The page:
Warren Delacroix has been shrimping since he was 8 years old, and he's seen the ups and downs of the industry. He says slipping shrimp prices have created hardships for fishermen.
"All over the United States, shrimp prices haven't fallen, but the prices are falling for the factories here," says Delacroix.
On Sept. 5, the Louisiana Shrimp Association called a meeting after the price per pound dropped almost $2.
"It was the biggest turnout that we've had so far to get people unified," says Delacroix.
Hundreds of shrimpers showed up.
"We want to make money. We want to support our families to have a better life than we have right now, because right now, you can say it's just about nothing," says Nathan Cheramie.
Fisherman say they're getting about $1.80 per pound for small shrimp from processors. According to the association, shrimpers were getting almost $3 for the same catch at the start of the season.
The shrimpers decided it was time to keep their boats tied up for a week to send a message. The protest, though, didn't last long, and most shrimpers were back on the water by Tuesday.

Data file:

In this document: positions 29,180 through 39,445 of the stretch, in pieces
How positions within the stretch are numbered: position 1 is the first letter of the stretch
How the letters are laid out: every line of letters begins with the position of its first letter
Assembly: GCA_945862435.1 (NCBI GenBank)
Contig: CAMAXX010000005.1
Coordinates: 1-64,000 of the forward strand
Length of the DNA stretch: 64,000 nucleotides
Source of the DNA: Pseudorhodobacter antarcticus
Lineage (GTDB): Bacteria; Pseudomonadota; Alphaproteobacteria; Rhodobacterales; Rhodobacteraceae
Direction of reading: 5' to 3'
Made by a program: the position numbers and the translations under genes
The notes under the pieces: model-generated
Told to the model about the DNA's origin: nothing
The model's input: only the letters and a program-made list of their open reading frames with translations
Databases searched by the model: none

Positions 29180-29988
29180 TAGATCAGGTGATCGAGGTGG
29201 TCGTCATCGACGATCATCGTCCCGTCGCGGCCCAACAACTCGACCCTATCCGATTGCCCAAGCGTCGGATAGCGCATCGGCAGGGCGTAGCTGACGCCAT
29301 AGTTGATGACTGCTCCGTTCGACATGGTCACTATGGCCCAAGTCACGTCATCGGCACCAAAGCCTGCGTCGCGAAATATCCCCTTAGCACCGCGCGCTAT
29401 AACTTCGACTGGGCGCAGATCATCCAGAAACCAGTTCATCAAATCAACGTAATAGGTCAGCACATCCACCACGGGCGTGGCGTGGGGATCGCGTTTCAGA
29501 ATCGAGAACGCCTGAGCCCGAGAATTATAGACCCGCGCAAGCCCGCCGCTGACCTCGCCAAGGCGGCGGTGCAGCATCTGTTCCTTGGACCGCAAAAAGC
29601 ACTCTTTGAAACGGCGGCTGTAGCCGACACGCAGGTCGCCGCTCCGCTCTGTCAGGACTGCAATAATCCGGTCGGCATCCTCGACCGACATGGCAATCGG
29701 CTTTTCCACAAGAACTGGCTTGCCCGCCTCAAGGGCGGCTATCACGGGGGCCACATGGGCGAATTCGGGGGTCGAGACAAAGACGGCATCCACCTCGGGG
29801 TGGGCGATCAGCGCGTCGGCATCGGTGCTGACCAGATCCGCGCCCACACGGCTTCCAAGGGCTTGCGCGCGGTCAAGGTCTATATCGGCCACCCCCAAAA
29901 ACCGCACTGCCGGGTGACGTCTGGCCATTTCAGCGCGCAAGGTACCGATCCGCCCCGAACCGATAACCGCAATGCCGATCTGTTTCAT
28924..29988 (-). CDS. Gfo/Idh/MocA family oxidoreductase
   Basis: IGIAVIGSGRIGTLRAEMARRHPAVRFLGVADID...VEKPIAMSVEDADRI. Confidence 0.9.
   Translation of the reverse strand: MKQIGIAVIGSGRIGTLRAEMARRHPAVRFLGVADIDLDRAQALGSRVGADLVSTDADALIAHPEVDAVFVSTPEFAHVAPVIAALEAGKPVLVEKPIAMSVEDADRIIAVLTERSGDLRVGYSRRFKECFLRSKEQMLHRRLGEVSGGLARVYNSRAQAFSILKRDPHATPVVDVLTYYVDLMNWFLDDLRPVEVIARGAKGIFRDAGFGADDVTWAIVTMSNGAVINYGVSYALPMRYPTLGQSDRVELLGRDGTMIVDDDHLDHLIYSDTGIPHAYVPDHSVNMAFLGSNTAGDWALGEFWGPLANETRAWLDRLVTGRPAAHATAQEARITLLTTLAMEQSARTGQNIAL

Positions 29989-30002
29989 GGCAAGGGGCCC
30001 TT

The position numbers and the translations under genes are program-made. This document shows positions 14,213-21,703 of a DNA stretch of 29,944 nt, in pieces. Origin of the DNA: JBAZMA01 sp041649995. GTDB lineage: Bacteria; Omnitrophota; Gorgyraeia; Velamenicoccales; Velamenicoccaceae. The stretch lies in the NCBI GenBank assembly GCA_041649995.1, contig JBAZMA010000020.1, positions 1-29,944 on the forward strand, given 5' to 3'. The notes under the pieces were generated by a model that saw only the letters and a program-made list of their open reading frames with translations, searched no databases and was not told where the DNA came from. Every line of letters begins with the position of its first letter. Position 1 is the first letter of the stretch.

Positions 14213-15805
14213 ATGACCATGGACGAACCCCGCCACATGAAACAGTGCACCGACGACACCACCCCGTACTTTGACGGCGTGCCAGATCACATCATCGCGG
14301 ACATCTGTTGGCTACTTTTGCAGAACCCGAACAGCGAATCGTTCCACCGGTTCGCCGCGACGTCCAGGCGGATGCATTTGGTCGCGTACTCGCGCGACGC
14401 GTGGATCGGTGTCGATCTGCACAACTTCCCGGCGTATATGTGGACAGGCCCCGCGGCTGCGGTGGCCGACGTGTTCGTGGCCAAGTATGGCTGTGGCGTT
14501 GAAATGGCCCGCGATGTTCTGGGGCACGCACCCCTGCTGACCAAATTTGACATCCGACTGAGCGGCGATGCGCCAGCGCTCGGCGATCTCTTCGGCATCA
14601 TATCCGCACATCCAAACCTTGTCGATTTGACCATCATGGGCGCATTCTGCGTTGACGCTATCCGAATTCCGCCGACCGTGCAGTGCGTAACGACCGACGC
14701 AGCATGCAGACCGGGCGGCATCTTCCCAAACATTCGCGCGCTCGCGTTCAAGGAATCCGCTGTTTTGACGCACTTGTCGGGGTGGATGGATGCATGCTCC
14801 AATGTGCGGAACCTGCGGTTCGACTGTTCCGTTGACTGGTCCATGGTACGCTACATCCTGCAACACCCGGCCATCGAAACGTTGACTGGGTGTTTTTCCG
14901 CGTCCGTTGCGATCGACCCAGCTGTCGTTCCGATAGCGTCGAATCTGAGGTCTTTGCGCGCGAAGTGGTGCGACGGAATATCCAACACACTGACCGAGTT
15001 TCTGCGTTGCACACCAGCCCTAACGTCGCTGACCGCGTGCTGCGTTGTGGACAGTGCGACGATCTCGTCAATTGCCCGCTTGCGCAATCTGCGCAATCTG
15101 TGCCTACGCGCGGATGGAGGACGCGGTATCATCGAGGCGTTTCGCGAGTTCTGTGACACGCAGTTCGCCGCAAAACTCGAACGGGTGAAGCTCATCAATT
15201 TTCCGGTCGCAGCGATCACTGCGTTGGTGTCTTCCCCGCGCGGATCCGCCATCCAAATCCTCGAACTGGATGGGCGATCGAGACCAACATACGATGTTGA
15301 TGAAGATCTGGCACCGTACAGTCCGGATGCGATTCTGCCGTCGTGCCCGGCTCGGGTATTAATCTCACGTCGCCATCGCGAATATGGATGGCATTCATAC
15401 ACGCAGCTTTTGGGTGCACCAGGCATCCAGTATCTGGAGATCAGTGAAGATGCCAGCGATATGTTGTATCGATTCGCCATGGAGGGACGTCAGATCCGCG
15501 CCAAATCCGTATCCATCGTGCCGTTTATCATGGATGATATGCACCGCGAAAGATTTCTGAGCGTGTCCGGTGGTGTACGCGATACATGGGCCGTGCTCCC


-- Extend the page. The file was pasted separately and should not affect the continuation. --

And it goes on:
"Some people have to go out and make a living, and we understand that. A certain amount of people went out and a certain amount of people stood in. Is that good for the industry? I don't know," says Delacroix.
A processor told FOX 8, that they recognize that shrimpers are vital to the survival of the industry. They say they try to pay as much as they can, but competing with the foreign shrimp import industry is tough.
Delacroix says something has to change.
"Motors have gone up. Fiberglass has gone up. The cost of living is steadily increasing. Yet the cost of shrimp has stayed below," says Delacroix.
He worries what will happen to the future of what he calls a dying breed of local shrimpers.